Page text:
People on various forums and on photo industry blogs have suggested that Bowens, a long time maker of electronic flash equipment for photographers, was forced out of business because they either could not compete with the lower priced gear coming out of China or because they were unable to innovate fast enough in order to stay relevant to consumers.
Of course I think there is a quite different reason for their demise and it's one that must be haunting Profoto, Elinchrom, PhotoGenic, and even Alien Bees. I think there is a tidal wave of change coming in the practice of photography and it's rendering traditional working methodologies, gear and business constructs obsolete. And it's happening at an accelerating pace...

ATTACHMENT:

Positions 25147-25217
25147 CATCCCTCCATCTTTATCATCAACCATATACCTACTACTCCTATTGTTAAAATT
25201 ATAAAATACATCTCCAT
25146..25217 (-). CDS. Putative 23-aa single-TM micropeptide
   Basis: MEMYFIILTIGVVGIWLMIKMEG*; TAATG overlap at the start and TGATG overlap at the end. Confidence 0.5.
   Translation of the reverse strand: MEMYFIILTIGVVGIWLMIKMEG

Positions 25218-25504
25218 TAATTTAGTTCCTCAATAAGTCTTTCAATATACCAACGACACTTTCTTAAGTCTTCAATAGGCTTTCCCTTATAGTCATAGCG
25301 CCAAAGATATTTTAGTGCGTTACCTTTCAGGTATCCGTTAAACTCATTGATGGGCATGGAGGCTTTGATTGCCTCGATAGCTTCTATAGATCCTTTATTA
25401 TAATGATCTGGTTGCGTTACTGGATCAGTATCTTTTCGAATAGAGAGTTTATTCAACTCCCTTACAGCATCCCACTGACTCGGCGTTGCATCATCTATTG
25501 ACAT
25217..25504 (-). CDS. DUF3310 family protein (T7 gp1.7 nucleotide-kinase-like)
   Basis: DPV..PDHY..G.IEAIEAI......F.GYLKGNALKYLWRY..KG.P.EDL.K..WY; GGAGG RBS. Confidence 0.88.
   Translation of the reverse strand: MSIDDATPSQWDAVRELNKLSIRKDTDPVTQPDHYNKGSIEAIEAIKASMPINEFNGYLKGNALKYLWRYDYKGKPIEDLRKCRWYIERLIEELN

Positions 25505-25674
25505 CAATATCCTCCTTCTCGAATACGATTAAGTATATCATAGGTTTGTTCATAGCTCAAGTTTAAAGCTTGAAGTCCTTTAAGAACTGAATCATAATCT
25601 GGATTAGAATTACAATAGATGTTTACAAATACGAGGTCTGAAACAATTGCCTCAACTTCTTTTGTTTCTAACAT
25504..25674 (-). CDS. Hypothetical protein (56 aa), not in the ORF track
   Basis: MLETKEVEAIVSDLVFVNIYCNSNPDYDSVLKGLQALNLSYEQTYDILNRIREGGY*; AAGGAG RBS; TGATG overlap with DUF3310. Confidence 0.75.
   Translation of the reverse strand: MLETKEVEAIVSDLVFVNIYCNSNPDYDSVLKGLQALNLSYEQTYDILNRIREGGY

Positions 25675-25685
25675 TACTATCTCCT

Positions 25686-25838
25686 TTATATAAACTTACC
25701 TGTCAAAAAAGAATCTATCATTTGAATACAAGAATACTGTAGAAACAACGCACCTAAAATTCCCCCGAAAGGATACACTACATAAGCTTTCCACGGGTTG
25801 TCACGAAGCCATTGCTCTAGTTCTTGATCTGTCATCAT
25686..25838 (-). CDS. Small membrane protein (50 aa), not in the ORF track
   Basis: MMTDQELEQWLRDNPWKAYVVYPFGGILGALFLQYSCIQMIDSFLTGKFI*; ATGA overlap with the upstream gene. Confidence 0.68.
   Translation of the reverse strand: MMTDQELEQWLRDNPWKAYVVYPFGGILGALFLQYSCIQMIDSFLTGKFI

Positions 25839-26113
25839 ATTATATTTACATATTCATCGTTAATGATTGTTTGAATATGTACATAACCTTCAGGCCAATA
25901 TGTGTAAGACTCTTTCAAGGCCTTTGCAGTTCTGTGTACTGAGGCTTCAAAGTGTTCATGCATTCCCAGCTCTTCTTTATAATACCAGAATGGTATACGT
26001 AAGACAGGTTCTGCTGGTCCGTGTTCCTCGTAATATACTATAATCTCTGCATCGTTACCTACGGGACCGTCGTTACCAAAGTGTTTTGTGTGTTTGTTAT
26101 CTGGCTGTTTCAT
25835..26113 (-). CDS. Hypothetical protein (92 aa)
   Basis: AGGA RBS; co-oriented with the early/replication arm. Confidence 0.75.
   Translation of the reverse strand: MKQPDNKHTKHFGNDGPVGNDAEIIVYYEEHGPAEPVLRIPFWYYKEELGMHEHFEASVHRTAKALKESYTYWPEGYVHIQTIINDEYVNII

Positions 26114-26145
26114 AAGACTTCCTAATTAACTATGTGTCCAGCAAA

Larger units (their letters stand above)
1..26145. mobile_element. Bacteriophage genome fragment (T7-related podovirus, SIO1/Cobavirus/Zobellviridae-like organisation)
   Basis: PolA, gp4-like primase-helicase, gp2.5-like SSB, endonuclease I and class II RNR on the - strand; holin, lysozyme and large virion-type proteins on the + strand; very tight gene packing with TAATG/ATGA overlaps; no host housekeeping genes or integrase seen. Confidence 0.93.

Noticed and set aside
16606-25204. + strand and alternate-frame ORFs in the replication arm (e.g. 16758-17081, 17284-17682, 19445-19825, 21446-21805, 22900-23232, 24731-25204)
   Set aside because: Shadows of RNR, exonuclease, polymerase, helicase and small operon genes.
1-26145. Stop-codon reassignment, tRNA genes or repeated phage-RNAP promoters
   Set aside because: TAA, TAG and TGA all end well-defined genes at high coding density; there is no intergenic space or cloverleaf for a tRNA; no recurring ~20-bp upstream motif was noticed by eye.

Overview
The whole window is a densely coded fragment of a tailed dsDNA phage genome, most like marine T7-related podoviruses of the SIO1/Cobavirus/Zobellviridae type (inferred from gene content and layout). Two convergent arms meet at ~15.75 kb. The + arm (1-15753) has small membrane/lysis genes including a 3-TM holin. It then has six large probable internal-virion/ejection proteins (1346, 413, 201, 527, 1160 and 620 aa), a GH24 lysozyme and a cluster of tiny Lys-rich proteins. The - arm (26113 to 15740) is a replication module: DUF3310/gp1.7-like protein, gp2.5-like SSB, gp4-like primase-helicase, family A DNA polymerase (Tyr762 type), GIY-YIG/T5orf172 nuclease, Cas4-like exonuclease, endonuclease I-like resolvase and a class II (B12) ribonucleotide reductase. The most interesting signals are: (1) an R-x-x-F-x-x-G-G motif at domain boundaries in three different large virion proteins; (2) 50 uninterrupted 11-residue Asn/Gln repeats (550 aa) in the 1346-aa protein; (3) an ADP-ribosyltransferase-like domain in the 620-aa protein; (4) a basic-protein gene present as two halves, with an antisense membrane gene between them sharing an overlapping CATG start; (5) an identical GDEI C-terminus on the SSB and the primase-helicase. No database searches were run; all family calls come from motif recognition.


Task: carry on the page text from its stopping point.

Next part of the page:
While photography is a growing hobby and pastime the traditional approaches to photography as a business are in flux. The mainstay customers for studio electronic flash gear (especially stuff that plugs into the wall); the kind of lighting Bowens was selling, was aimed at, and mostly purchased by, photography studio owners. The gear was set up in a "camera room" and used on a daily basis for years and years. Every studio had its own collection of electronic flashes and as technology advanced the studio owners might upgrade or add to their collection.
In the beginning nearly everything on the market was some variation of a central power pack/generator and an orbit of flash heads with long cables that were plugged into the generators. When I taught photography in the early 1980's the only people we knew who